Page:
Ok, we’ve not run the rule over the data or peer-reviewed the findings, but we’re still happy to give light to research that states that some 25 million Britons have suffered biscuit injuries.The dubious claim made by Mindlab International, which devised the Biscuit Injury Threat Evaluation method, stated that a third of adults had suffered dunking-related scalding, a quarter had choked on crumbs and one in ten had damaged their teeth on a biscuit. If that’s not bad enough, the shocking litany of injuries includes biscuit tins dropped on feet, falling off chairs reaching for a biccie, and poking yourself in the eye. In fact, 500 victims have required hospital treatment.Mindlab assessed the ’dunkability’ and ’crumb dispersal’ of 15 biscuits for biscuit brand Rocky. Mathematicians cross-referenced these findings with research data and a nationwide survey of 1,000 adults. The lesson learned? Choose the custard cream from the biscuit assortment at your peril.
The improved quality of harvested wheat crops this year could have implications for UK supply and demand balance, with potentially less availability for millers, according to the HGCA’s latest cereals report.In the final Cereal Quality Survey of 2009, the HGCA revealed that British wheat and barley crops have been better quality this year. However, this compares to a poor season in 2008. The results should also be placed in the context of large carryover stocks, of unclear quality, totalling around three million tonnes, according to the HGCA.Michael Archer, HGCA senior cereals and oilseeds analyst, explained: “Although quality has improved, it must be remembered this is in comparison to a very poor season in 2008. Longer-term averages suggest 2009 quality is only a little above normal.”He told British Baker that the implications around supply and demand will mainly surround the availability of wheat and barley to millers, maltsters and exporters. “There are a lot of questions on exactly what the impact will be, but we are potentially looking at a higher proportion of the crop meeting the quality requirements of millers, for example,” said Archer. “However, even though it is a higher-quality crop, there is also less of it. How much millers will use will depend on how much of the new crop they can get their hands on, how much they stored from last year and also how much they import.”The final results for wheat have shown a lower moisture content, higher Hagberg Falling Number, higher specific weight and higher protein compared to 2008. The barley results revealed a lower moisture content, higher nitrogen content and higher specific weight.The survey was based on 61,000 samples of wheat and 30,000 samples of barley collected from laboratories around Great Britain.
Muntons has unveiled plans to open a £500,000 Centre for Excellence, at it headquarters in Stowmarket, in January 2010.The investment, which includes a purpose-built factory, will become the focal point for the firm innovation and new product development.The Centre will feature an NPD kitchen, sensory testing room, bakery, micro-brewery and winery, and will enable the firm to reduce the cost of NPD while getting products to market faster.Muntons’ technical sales support manager Jonathan Pritchard said The Centre would greatly improve the firm’s ability to develop new products and grow its business.“We will be able to produce development samples internally at lab scale, rather than relying on third party or full-scale plant trials, which means we can cut turnaround time of NPD projects significantly,” he added.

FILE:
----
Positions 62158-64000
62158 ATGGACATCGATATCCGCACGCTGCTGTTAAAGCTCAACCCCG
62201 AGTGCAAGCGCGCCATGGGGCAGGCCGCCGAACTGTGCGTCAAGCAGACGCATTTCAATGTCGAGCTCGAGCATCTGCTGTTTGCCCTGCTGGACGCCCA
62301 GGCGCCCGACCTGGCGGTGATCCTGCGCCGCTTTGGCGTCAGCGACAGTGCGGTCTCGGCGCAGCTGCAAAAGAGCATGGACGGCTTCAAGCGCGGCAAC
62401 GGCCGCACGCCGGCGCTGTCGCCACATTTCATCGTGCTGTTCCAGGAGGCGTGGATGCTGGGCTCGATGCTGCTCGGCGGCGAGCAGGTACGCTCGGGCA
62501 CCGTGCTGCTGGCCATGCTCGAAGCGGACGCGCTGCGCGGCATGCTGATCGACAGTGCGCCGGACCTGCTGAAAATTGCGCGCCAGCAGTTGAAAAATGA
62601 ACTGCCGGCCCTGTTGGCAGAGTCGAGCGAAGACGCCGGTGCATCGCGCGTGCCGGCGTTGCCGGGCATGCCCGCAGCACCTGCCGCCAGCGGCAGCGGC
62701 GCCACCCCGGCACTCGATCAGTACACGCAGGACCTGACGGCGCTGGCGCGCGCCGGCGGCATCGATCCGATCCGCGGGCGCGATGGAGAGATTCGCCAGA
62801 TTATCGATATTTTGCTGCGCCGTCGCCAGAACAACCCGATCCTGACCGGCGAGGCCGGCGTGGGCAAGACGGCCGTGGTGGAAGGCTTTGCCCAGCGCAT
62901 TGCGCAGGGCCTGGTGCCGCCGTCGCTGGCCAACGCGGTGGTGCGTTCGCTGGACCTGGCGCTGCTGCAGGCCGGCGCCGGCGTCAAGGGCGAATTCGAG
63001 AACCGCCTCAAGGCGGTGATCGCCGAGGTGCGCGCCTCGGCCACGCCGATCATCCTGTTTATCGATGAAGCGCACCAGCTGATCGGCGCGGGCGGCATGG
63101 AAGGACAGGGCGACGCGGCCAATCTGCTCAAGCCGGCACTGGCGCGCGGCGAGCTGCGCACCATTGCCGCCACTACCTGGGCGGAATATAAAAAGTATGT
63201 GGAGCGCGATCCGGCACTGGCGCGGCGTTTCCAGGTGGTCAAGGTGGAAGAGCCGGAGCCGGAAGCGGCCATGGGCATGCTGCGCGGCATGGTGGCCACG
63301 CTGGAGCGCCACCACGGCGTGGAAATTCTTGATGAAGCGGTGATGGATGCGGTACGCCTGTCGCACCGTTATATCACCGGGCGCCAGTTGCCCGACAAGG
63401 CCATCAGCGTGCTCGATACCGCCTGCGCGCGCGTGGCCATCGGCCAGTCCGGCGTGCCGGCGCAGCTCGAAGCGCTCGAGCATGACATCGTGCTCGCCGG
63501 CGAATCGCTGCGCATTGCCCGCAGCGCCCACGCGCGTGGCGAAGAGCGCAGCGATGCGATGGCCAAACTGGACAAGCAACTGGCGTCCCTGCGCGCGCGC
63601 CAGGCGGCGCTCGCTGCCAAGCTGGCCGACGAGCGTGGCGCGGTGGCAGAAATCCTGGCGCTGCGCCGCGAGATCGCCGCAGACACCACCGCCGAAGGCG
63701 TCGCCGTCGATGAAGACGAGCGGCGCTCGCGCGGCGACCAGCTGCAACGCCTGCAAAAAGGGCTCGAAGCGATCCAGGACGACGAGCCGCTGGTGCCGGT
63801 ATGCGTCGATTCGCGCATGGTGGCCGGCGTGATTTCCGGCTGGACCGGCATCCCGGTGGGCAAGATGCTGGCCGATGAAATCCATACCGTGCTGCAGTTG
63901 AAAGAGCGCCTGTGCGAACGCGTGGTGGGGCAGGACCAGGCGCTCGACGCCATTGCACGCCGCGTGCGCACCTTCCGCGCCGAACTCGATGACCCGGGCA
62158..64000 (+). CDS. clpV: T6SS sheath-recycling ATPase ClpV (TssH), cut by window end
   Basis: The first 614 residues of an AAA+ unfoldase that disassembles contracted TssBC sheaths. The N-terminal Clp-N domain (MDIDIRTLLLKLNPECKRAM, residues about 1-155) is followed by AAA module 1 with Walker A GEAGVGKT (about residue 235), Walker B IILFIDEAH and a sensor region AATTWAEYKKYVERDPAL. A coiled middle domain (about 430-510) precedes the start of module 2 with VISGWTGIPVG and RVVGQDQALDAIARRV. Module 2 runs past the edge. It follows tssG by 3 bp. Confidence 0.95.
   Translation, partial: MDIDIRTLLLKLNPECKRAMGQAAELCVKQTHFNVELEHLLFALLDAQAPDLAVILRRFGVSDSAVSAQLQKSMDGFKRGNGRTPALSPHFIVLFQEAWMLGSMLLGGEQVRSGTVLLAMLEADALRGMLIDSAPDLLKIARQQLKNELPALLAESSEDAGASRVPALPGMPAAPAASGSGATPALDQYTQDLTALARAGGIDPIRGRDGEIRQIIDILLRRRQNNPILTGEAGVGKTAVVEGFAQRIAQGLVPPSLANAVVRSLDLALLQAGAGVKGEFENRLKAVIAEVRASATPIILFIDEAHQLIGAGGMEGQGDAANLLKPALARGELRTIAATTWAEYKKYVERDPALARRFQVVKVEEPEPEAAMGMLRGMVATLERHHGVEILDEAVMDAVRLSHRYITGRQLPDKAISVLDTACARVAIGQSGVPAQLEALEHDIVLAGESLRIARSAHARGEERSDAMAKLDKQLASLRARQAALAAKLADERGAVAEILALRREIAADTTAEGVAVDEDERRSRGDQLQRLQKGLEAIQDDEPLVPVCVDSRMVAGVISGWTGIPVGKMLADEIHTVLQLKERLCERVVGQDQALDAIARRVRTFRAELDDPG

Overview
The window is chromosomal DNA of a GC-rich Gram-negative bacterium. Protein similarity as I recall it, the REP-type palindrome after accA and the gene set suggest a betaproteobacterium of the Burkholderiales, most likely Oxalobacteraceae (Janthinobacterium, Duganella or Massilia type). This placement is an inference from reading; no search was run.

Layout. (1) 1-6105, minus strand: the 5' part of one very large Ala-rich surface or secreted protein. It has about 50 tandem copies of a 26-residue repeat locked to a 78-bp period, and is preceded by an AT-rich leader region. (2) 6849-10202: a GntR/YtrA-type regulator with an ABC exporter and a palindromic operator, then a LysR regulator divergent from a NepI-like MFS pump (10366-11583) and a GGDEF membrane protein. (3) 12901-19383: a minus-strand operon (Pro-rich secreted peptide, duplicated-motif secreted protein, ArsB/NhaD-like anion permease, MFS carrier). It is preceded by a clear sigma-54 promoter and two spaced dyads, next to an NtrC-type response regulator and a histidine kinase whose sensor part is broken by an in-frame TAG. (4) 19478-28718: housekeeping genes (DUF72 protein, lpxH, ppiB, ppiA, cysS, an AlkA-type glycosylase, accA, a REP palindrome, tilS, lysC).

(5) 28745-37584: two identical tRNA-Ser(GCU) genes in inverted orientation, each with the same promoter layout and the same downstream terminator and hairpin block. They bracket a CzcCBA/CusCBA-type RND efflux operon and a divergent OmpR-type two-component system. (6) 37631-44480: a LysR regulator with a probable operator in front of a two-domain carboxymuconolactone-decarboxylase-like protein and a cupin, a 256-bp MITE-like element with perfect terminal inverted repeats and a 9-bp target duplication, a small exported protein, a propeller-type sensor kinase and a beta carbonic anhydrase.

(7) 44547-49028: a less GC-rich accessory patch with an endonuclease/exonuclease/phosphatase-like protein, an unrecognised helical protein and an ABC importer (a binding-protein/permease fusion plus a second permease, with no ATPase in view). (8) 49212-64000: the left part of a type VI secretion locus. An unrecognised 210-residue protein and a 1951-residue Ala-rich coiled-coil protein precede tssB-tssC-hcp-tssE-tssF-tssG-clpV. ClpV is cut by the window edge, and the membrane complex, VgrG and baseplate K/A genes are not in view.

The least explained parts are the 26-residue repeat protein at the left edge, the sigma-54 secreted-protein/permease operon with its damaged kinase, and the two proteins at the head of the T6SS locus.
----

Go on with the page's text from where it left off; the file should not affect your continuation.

Umer Ashraf is a young entrepreneur who owns the Glasgow-based iCafé chain of shops, as well as smoothie and juice bar Paradise Bay, in Oban, ScotlandSpending hours in front of a computer screen analysing spreadsheets and comparing the slow growth this year to that of last year is no fun, especially while being on the phone spending even more time trying to get electricity back on for new premises we just acquired. This is exactly what I have been doing for the past two weeks.Firstly, I have been comparing the first quarter of 2009 figures to the first quarter of this year and have seen a dip in sales of 15%. However, our spending was cut by 18%, which puts us in a rather healthy position, despite the slight dip in sales. The way we achieved that was by following the classic saying “cut the fat, not the muscle”. A method that works very well for me is to start with an A4 paper, write down all the extra-curricular things we are spending on, then reduce the total by 10%, taking the least essential things out of the list. Once we have a new list, we take out another 10%. This gives us an insight into all the things that are good to have, but are not essential.Why did we just acquire new premises? Well, I have always had plans to have a central kitchen for our operation, so we have one point of control for the whole operation. Our fourth store is an ’iCafé Espressed’ store, which will incorporate a central kitchen for the chain. This way we are able to maintain a high-quality, speedy service at every store and also have more controls in all spheres of the business.The challenge on my hands just now is to get the electricity back on. We took a tenancy on a property with a ’de-energised’ meter. After phoning around for days, I discovered that the previous tenant had some unpaid debt and, as a result, npower de-energised the meter. Of course, we all know from our experiences that a change of tenancy form, faxed over with a copy of your lease, solves the issue. But just like the banks, the utilities sector has become very strict. The banks aren’t lending, the utilities companies are exactly the same they are not helping. Even though we have the proper paperwork in place, no utility company will touch a ’de-energised’ meter and we were stuck with premises with no electricity. After spending days on the phone calling one company after another, I finally gave up and raised a complaint with the Consumer Watchdog, who advised me to try Opus Energy. After speaking to Opus, we will be reconnected, but at a cost of a £400 fee and £5,000 security deposit. Now, bearing in mind that the premises we’re moving into is only a 500sq ft unit, this is a lot of money! Unfortunately, we do not have any other choice but to go with this option as npower which de-energised it, was the previous supplier and should, in an ideal world, re-energise it simply said “No”. They had a problem with the premises before and were “not willing to supply again”.We get reconnected on 10 May and we can eventually start with our fit-out of the kitchen and the café soon after, even though this is six weeks after our initial arrangement very disappointing!The moral of the story? Make sure that if you are signing a lease, you put a clause in stating that it is the landlord’s responsibility to ensure all utilities are in place or at least connected. You should also make sure that the premises are fit for the purpose intended. We all find ourselves in a real hurry when trying to open a new store either in excitement or just to meet deadlines but it’s best to take your time and do the legal part of the process properly. This will save you money, time and hassle later.The lesson for me is to do the deal myself next time and not leave it to one of my staff, who was new to negotiating deals. He did not check that the premises had no electricity; but, as they say, it’s never a mistake, always feedback.